• Making your home cat-friendly: Ensuring that your cat has plenty of levels, hiding spaces and toys to interact with around the house is a great way to keep them physically and mentally healthy. Special cat furniture on the walls will encourage your cat to make full use of the house!
  • Lots to scratch: Cats love to scratch, regardless of whether they’re inside or outside – however indoor cats will benefit from few extra scratching options around the house. Look for different types of cat scratchers to help make it more interesting for your feline friend – different surfaces such as sisal, wood, cardboard and carpet can all work well!

For more information on indoor cats, take a look at our advice.

A photo of an indoor cat sat inside a wooden wall box

Cat toy suggestions

There are plenty of cat toys available to buy, and there are even some you can make at home.

  • Balls: Cats enjoy batting at something that moves easily across the floor, such as a ball – just make sure it’s cat safe and that they can’t chew it up or swallow it! Check out our PDSA vet-approved cat safe ball.
  • Chase toys: Wind-up, motorised toys, or a long dangly toy dragged across the floor will turn even the laziest cats into a hunter!
  • Teaser toys: Teaser toys are ideal toys for cats – they love chasing and jumping for them while they are dragged along the floor and flicked in the air. Just remember to let your cat catch the toy regularly so they don’t get frustrated!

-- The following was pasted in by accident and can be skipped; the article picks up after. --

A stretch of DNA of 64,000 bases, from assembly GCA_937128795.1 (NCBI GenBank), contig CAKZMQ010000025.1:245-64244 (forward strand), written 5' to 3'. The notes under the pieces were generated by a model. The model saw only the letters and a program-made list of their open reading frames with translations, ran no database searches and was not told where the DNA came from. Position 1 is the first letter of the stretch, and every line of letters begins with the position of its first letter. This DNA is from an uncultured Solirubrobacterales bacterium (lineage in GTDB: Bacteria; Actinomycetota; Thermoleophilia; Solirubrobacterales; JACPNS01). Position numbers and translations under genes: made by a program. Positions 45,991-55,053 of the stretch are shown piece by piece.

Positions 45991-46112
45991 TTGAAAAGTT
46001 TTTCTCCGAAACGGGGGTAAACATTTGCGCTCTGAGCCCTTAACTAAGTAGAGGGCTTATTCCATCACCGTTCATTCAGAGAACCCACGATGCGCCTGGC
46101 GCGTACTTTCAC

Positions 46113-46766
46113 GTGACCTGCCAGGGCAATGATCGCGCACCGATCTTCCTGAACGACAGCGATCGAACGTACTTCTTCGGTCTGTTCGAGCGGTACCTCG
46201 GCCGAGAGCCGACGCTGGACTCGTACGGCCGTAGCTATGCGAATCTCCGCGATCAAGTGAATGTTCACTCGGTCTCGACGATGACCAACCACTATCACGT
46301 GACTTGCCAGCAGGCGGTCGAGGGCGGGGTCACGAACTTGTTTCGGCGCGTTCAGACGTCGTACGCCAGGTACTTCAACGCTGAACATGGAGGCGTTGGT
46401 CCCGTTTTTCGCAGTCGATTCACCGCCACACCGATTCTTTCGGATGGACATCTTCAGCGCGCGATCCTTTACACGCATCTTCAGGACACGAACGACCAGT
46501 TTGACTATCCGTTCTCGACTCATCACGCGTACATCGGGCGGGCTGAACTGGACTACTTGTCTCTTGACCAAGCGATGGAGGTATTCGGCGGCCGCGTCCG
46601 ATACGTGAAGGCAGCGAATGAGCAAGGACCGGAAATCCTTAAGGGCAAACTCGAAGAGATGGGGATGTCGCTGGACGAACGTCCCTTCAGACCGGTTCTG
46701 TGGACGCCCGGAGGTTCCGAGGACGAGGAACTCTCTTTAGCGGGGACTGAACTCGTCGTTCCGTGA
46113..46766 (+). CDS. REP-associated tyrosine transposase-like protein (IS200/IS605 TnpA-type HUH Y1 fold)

• Fetch: Throwing your cat’s favourite toys will encourage them to run and fetch it. You can use cat-nip toys to do this (or even try making your own!) – simply throw it away from them and reward them if they return it to you!
  • Climbing and hiding: Cats love climbing and hiding, and can have hours of fun on a cat tree, a simple cardboard box, or a tunnel – not only does it encourage them to play, it also provides them with some space of their own!
  • Puzzle feeders: Puzzle feeders are a great way to combine food with exercise – they challenge your cat to move around and use their brain, with the added benefit of a tasty reward!
  • Scratching: Scratching posts are essential if you own a cat, they allow your cat to express their normal scratching behaviour, keep their claws tidy, tone their muscles – and also help save your furniture!

For vet-approved, cat-friendly toys, take a look at our PDSA Pet Store.

Photo of a cat lying down and playing with a ball toy

Cat toys to avoid

  • Wool/string/twine: Never leave your cat unattended playing with string, thread, twine, or wool. If it’s swallowed it can cause a serious gut blockage – something our PDSA vets see very often.
  • Laser pens and screen games: We don’t recommend using a laser pointer or screen games on phone/tablet to play with your cat. This is because one of the best parts of playing and hunting is the satisfaction of catching, and laser pointers and digital games have nothing for your cat to physically catch.